National Fisherman

Maine scallop fishermen kicked off their season Monday with some of the highest per-pound prices ever seen, helping to offset harvesting restrictions put in place to better manage the fishery, a state official said.
 
Fishermen in the scallop-rich waters of Cobscook Bay near the Canadian border were being paid $12 to $13 per pound on the opening day, far higher than last season’s prices that ranged between $7 and $9, said Trisha DeGraaf, scallop resource management coordinator from the Maine Department of Marine Resources.
 
“This year’s price is the highest I’ve ever seen it,” she said Monday after visiting Cobscook Bay, where more than 100 scallop boats were out despite rough weather.
 
Maine’s scallop fishermen operate under a regulatory system that divides the state into three zones with restrictions and closures aimed at allowing scallops to replenish.
 
For most of the coast, the scallop season will last 70 days. But the season will be limited to a 50-day season in Cobscook Bay. Daily catch limits are also in place.
 
Marine Resources Commissioner Patrick Keliher said the restrictions have been challenging, but the efforts aimed at restoring the fishery are working.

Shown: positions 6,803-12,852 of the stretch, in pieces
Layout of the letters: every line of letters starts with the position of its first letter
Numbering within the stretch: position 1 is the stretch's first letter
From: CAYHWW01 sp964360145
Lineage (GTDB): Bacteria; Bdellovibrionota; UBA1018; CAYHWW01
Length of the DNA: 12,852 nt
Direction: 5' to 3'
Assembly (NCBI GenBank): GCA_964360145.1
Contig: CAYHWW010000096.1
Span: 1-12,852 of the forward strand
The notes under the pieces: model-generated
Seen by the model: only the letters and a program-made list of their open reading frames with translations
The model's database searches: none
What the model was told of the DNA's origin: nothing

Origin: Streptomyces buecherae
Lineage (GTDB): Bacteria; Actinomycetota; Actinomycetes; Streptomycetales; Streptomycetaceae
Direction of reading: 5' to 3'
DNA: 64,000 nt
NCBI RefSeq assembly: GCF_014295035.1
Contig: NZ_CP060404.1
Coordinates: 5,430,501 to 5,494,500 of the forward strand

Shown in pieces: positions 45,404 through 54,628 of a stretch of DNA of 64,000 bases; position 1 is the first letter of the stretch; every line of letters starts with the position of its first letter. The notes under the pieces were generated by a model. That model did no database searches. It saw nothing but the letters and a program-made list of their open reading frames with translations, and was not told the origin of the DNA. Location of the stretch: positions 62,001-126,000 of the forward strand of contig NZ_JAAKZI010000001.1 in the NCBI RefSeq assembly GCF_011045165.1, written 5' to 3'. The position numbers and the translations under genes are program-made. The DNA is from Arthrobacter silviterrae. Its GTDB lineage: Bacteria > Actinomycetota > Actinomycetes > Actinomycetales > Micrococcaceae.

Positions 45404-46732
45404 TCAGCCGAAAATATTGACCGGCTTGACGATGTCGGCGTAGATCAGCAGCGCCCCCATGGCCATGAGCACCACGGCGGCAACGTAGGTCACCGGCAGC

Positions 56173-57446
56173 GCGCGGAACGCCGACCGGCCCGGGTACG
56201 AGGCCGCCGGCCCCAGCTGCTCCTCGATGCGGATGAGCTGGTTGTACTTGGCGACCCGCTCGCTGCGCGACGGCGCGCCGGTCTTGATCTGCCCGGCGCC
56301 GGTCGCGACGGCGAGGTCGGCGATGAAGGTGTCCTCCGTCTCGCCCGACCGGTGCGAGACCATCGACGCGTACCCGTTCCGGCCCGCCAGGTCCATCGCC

In 2012, fishermen hauled in 2.4 million pounds of whole scallops, or about 290,000 pounds of meat, the best harvest in a decade. The catch was worth $3.2 million.
 
Read the full story at the Portland Press Herald>>

National Fisherman Live

National Fisherman Live: 10/21/14

In this episode:

North Pacific Council adjusts observer program
Fishermen: bluefin fishing best in 10 years
Catch limit raised for Bristol Bay red king crab
Canadian fishermen fight over lobster size rules
River conference addresses Dead Zone cleanup

National Fisherman Live: 10/7/14

In this episode, National Fisherman Publisher Jerry Fraser talks about the 1929 dragger Vandal.

 

Inside the Industry

NOAA and its fellow Natural Resource Damage Assessment trustees in the Deepwater Horizon oil spill have announced the signing of a formal Record of Decision to implement a gulf restoration plan. The 44 projects, totaling an estimated $627 million, will restore barrier islands, shorelines, dunes, underwater grasses and oyster beds.

Read more...

The Golden Gate Salmon Association will host its 4th Annual Marin County Dinner at Marin Catholic High School, 675 Sir Francis Drake Blvd., Kentfield on Friday, Oct 10, with doors opening at 5:30 p.m.

Read more...

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